The detail is that Australia were chasing 191. The detail is that Maxwell walked to the crease after one over, in which David Warner and Shane Watson had each hit a four and got out. The detail is that Australia’s senior top-order hitters, their Test players, their blue chip stocks, went bust. Then Maxwell went boom.

After three sighters for a single, he hit a couple of fours from left-arm spinner Zulfiqar Babar. Then he missed a sweep and a reverse and was twice hit on the pad. Pakistan licked their lips and brought on Saeed Ajmal, the world’s premier spinner.

Maxwell put Ajmal’s third ball into the Pakistan dugout, and his sixth into the top deck of the stand.

He glided pace through third man and slapped it over point. He showed Shahid Afridi what it’s like to bowl to Shahid Afridi. He had 30 from his first 12 balls, then combined with Finch to take 30 more from Bilawal Bhatti’s first over.

That brought up his half century, equalling the Australian record of 18 balls. By the time he fell, Australia should have cruised home – 66 runs needed from 50, with seven wickets left. They had started the innings needing nearly 10 an over. They didn’t, but you can’t blame Maxwell.

Above all, his shots were beautiful. Crisp, precise, barely a mis-hit among them – this was no Kevin O’Brien coming out for a bludgeon. It was surgical.

For me, Maxwell announced this trait in the last game of Australia’s ODI tour of India last October. We all knew he could hit, ever since that record-breaking half century for Victoria in early 2011, but this was something else. Big scores abounded all series, but India saved the best for last, setting 384 to win. Australia slumped to 4 for 74, taking 101 balls to get there.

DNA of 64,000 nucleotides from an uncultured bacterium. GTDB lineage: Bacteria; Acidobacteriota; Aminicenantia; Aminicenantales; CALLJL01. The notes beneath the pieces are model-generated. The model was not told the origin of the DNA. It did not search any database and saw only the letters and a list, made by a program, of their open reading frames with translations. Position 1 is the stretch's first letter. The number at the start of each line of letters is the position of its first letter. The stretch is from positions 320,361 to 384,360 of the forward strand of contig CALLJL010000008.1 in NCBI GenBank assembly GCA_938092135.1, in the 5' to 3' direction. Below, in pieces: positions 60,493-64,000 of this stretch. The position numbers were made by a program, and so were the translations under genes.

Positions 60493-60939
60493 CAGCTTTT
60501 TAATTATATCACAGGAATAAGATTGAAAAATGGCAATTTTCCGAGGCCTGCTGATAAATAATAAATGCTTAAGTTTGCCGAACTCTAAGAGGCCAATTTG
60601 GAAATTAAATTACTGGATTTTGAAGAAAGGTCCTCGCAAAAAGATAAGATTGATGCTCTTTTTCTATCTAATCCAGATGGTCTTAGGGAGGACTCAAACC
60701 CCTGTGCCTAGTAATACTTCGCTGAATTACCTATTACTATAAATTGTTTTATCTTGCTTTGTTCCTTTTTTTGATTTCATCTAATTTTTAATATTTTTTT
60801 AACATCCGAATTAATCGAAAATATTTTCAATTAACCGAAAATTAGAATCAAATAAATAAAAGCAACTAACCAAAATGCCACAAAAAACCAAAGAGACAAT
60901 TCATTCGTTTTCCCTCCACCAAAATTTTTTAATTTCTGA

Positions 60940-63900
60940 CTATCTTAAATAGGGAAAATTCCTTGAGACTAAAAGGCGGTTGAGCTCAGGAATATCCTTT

Enter Maxwell, hitting 42 runs in sixes alone as he racked up 60 from 22 balls. Suddenly the team felt like they were back in the match, and while they fell short, James Faulkner was inspired to produce the fastest ODI century by an Australian, and got his team far closer than they had any right to be.

It was in that innings that the character of Maxwell’s play stood out. While there may be better batsmen, I don’t think I’ve ever seen cleaner strikers of the ball than Maxwell and Shikhar Dhawan. Dhawan is a four-hitter, his shots are cuts through backward point or driven straight. Maxwell’s land in someone’s beer.

But however far they go, he barely seems to be hitting them. He waits for the spinners for eternity. He stands still and upright against pace. There is some foot shuffling, perhaps a swivel, a thwack like a cleaver through a Granny Smith, and a ball launches into the night sky.

It is this that Australians can look forward to. Maxwell is not a happy slogger, a wing-and-a-prayer kind of player whose manic attack mode pays off one game in 20. He’s a calculated risk-taker, with the ability to back that risk up. And it turns out he’s very, very good at it.

That may not make him the ideal Test batsmen, and for those upset by the fact, we can only apologise. What it will do is win a hell of a lot of limited-overs games for Australia. And as we saw last night, that even makes the losses entertaining.